In lucid prose written in third-person-present tense for a heightened sense of immediacy, Soontornvat gives readers a journalistic account of the difficulty and complexity of the rescue effort. Using interviews and other primary sources, she keeps a tight focus on the unfolding story, with its inherent edge-of-your-seat, heart-in-your-throat drama, adroitly juggling a parade of characters, clearly laying out the technical and engineering challenges, and judiciously parsing out expository information in the occasional sidebar. —The Horn Book (starred review)
An in-depth account of a harrowing real-life mission that succeeds against all odds...Masterful storytelling fleshes out the complex human emotions behind key decisions, illuminates diplomatic and political negotiations, and underscores an unwavering faith—in maintaining hope and in harnessing powers of the mind. Thoughtfully researched, expertly crafted. —Kirkus Reviews (starred review)
Soontornvat’s narrative nonfiction account shares these events and those that led to the rescue along with intricate details about caverns, sump diving, and other scientific details that emphasize the harrowing conditions of the rescue. She also touches on Thai culture, immigration issues, Buddhism, and religion...This stellar nonfiction work reads like a heart-pounding adventure story. Every library should have a copy. —School Library Journal (starred review)
Soontornvat masterfully chronicles this amazing undertaking, in which incredible ad hoc feats of engineering became commonplace. Her narration and the testimonies of the numerous figures she interviewed are suspenseful and deeply felt. Interspersed with All Thirteen’s gripping account are fascinating, accessible analyses – supplemented by photos, diagrams, maps and more – of the cultural, technological, scientific and spiritual considerations that affected the rescue effort, from Buddhism to climate change to political protocol...All Thirteen is an inspiring testament to those 18 fateful days of communal empathy, determination and hope. In Soontornvat’s talented hands, it’s at once a nail-biter and a revelation: “This rescue was impossible, and they did it anyway.” —BookPage (starred review)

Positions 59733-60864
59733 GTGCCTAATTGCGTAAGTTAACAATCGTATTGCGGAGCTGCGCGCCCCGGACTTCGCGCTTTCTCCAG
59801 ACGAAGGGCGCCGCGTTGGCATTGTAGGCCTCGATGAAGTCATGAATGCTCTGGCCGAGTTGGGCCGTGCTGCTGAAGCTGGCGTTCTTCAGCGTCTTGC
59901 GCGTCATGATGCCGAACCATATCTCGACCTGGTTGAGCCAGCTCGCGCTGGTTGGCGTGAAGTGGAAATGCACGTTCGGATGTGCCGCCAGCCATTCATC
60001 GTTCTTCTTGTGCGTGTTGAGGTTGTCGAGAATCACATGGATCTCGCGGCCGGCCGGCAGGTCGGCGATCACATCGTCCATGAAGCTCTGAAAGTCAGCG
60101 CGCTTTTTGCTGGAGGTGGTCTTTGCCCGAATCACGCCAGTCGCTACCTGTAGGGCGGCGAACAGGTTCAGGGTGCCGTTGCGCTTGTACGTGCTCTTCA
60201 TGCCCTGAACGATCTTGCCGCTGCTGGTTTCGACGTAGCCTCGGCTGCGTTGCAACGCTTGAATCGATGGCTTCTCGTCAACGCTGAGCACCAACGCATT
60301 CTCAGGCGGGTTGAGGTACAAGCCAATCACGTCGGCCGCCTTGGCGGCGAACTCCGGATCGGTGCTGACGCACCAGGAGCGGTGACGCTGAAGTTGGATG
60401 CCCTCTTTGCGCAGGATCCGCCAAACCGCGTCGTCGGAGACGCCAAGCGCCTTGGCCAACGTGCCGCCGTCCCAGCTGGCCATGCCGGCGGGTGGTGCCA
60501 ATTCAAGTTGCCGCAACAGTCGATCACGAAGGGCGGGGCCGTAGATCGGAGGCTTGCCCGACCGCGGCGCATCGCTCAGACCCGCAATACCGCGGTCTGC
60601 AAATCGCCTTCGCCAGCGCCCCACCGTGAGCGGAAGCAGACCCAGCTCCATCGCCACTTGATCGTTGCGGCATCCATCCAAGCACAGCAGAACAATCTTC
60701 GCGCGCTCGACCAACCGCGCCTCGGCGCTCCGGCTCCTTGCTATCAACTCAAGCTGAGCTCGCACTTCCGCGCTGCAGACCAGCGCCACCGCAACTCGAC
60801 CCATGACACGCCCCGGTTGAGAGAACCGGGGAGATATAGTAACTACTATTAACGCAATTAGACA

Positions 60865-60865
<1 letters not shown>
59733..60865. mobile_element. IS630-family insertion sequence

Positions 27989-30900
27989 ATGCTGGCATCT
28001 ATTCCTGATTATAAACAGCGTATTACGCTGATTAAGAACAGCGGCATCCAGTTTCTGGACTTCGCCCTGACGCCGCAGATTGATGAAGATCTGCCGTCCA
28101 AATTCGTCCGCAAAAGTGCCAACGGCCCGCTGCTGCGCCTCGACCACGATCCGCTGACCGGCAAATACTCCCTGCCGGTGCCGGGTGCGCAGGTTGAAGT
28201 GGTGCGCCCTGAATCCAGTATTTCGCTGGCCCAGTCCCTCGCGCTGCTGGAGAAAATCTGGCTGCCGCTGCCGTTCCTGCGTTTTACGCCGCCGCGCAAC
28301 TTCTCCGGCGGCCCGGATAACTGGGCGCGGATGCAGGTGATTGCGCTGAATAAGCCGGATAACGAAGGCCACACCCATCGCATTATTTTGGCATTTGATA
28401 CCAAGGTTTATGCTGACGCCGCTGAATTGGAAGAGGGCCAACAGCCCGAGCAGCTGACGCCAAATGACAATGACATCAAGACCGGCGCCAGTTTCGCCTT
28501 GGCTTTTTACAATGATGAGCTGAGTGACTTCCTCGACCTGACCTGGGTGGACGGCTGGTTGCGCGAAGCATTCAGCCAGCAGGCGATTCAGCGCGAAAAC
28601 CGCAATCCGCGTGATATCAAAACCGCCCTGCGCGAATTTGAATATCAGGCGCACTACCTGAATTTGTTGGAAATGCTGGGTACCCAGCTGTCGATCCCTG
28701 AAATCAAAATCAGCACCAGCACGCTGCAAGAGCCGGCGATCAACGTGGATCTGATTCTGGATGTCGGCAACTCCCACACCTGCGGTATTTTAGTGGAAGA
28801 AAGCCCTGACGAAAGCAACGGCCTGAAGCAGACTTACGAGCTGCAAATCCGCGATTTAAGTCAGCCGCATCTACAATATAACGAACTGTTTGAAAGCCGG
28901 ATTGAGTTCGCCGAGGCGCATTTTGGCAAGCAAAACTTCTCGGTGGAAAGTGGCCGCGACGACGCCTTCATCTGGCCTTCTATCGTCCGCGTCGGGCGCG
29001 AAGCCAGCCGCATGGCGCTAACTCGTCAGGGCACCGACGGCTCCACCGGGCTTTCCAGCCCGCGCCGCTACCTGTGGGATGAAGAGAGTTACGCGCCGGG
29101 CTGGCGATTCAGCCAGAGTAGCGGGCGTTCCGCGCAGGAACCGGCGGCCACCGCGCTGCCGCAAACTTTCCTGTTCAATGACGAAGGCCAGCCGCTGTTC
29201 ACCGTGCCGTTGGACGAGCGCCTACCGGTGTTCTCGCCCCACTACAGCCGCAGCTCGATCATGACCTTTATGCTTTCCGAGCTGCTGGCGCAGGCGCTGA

In her nonfiction debut, Soontornvat (Simon at the Art Museum) presents a well-researched, comprehensive look at the 2018 rescue of the Wild Boars juvenile soccer team from Thailand’s flooded Tham Luang Nang Non cave...Soontornvat delivers humanizing coverage of a harrowing event, attempting to decenter Western media’s lens with great success. Back matter includes an author’s note and a bibliography —Publishers Weekly Online (starred review)
Soontornvat’s narrative moves smoothly between those stranded deep within the cave (which eventually included four rescuers who chose to stay with them), local and national officials whose competence and reputation were at stake, and diverse teams of recruits and volunteers, whose energy and goodwill sometimes exceeded their effectiveness...Most spreads feature at least one color photograph or a schematic of a cave or recovery system; well-placed insets add cultural and scientific notes. An author note remarks on Soontornvat’s research and personal experiences, and annotated source notes, a bibliography, and index will also be provided. —Bulletin of the Center for Children's Books